Dear Contractor Doctor
I’ve been working on an ongoing project for the last 18 months. Until recently, the client has been happy with my performance, having twice renewed my contract.
However, my project manager, another contractor, is now threatening that ‘my job is on the line’. This started when I identified flaws in the project that required fixing, but over which he took no action. He's accused me of making him look and I’m worried that he might try to force me out.
Can another contractor fire me?
Contractor Doctor says:
It is employees that get ‘fired’. Contractors are not employees (although, some, of course, are employees of their own limited companies). So, they don’t get fired, they have their contracts for services terminated, and if unfairly terminated they can take legal action over breach of contract.
In this case, the contract will be directly with the client’s organisation, or indirectly via an agency, not with the contractor project manager’s company. So the contract is not the contractor project manager’s to terminate.
However, contractors in a situation where they may be facing unfair termination should prepare for the worst and assemble their ‘escape pod’ full of evidence that they have delivered according to the terms of their contract. It might also be prudent to be exploring the market for future contracts, in case termination does happen.
Employees are fired: contractors are terminated
The relationship between an employee and their employer and a contractor and their client are fundamentally different. The former is a ‘master-servant’ relationship with a contract of service governed by employment law. The latter is a business-to-business relationship governed by contract law.
Under contract law, the client would have to either exercise the termination clause, if there is one, or demonstrate that in some way the contractor has failed to deliver their services according to the specifications in the contract.
The evidence for terminating a contract on non-performance grounds must be genuine and compelling. Otherwise, the contractor could take legal action against the client for breach of contract.
Contracts are with the client, not another contractor’s business
A contractor’s contract is usually directly with the client or with the agency, unless it is via another contractor who is ‘body-shopping’ in subcontractors to the client. Therefore it is unlikely that a contractor project manager has the power to terminate another contractor.
They would first have to consult a client manager who has termination authority, and they could influence and inform that manager’s decision as to whether or not to terminate the contract.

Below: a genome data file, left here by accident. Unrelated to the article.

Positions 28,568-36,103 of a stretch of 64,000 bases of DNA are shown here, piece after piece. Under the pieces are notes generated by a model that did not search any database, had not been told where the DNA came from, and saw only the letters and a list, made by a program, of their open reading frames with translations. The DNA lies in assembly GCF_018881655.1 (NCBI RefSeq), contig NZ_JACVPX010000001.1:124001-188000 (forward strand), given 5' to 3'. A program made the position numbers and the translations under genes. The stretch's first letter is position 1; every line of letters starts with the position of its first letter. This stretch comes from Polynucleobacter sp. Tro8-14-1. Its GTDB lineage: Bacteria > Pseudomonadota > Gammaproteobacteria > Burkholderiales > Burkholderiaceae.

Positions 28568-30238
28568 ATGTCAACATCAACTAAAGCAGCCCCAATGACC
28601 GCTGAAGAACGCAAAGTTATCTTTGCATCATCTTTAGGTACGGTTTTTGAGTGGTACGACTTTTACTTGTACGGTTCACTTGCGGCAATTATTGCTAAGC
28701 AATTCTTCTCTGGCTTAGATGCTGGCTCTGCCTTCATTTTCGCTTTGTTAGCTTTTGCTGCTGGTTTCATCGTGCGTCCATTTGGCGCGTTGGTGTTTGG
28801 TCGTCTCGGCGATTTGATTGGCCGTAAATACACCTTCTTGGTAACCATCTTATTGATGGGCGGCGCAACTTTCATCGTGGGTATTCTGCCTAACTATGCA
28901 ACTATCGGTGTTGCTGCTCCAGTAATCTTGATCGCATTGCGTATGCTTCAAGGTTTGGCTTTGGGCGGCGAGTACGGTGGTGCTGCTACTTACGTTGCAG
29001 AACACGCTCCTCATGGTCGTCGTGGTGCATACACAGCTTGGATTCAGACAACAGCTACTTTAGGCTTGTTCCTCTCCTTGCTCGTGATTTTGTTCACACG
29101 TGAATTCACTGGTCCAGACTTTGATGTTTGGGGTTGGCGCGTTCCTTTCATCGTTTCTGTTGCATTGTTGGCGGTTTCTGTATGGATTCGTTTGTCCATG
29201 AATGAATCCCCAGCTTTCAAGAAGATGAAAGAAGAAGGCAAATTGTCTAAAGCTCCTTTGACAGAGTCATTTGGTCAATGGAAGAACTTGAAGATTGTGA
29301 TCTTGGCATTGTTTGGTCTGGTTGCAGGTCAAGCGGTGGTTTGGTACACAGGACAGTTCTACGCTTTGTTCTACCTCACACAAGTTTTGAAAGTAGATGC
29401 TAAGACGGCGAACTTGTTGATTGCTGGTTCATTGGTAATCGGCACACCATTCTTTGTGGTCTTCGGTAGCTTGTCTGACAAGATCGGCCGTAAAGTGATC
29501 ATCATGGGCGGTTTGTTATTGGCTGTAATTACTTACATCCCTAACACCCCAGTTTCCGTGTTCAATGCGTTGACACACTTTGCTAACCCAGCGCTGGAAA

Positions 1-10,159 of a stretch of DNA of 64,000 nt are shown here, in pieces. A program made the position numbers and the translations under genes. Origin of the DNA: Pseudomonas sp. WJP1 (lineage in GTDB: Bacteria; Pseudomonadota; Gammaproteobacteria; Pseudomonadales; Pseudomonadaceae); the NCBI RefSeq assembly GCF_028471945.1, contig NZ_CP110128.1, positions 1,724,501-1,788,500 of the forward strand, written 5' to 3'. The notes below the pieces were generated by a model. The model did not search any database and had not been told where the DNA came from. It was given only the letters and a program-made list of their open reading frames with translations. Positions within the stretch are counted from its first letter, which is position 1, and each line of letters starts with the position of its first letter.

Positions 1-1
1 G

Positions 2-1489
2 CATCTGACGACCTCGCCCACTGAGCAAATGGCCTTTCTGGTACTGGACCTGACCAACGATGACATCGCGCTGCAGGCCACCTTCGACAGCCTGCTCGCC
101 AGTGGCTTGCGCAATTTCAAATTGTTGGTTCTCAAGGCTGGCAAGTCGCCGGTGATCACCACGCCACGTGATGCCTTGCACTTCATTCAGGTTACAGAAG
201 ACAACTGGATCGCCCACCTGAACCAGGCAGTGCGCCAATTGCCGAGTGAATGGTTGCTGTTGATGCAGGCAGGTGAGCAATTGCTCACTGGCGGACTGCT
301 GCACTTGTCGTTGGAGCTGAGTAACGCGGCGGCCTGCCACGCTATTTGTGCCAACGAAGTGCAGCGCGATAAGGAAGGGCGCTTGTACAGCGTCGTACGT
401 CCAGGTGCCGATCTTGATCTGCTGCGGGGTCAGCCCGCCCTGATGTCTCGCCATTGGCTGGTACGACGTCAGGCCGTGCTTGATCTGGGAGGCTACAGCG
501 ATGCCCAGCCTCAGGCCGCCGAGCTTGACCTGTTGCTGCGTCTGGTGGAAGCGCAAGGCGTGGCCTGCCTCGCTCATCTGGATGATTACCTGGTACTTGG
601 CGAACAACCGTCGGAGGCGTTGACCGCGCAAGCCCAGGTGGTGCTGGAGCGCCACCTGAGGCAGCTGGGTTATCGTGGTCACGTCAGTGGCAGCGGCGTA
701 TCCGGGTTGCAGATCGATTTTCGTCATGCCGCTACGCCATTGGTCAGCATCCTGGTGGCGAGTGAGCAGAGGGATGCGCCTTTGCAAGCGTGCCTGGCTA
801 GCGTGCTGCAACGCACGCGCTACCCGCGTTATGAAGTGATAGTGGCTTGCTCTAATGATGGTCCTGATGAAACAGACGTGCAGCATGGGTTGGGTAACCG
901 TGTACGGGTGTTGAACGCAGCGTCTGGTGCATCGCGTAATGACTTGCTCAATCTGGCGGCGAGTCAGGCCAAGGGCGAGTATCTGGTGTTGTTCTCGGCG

Of course, the contractor project manager could recommend, with reasons, that another contractor be terminated, but termination on the grounds that ‘they made me look stupid’ is unlikely to wash with most clients, or with the courts if it got that far.
If a contractor is flagging serious issues with a project to a manager, and that manager is choosing not to listen, then it might be appropriate to move up the chain of command and talk to someone more senior, with all the objective evidence to hand.
In this scenario, it is possible that it will be the contractor project manager threatened with termination, or even terminated, for breach of contract, and not the contractor originally under threat.
Prepare an escape pod in case of unfair termination
Contractors accused of a serious breach of contract are usually marched off-site by security with no notice. Therefore, if a contractor is concerned they are being set up to take a fall for a project manager, they should prepare their escape pod.
That means gathering emails, meeting notes, project reports and other evidence that proves the contractor being threatened has delivered according to their contract’s specifications. That way, any ‘set up’ attempt is likely to fail.
Termination on the grounds that 'they made me look stupid' is unlikely to wash with most clients
And when it has not been possible to deliver according to the contract’s requirements, perhaps because of their contractor project manager’s inaction, it is vital that emails flagging project issues are retained, if only to forward to the client to quickly defuse any dispute.
Communication may be the answer
It is possible that the manner in which a contractor is flagging project shortfalls to a project manager is not being understood, or being perceived to be undiplomatic or even aggressive. Taking a step back and making the same points objectively might cross that gap of understanding.
It may also be appropriate to involve the contract project manager’s manager at this stage, so that the client can assess where the faults, if there are any, lie.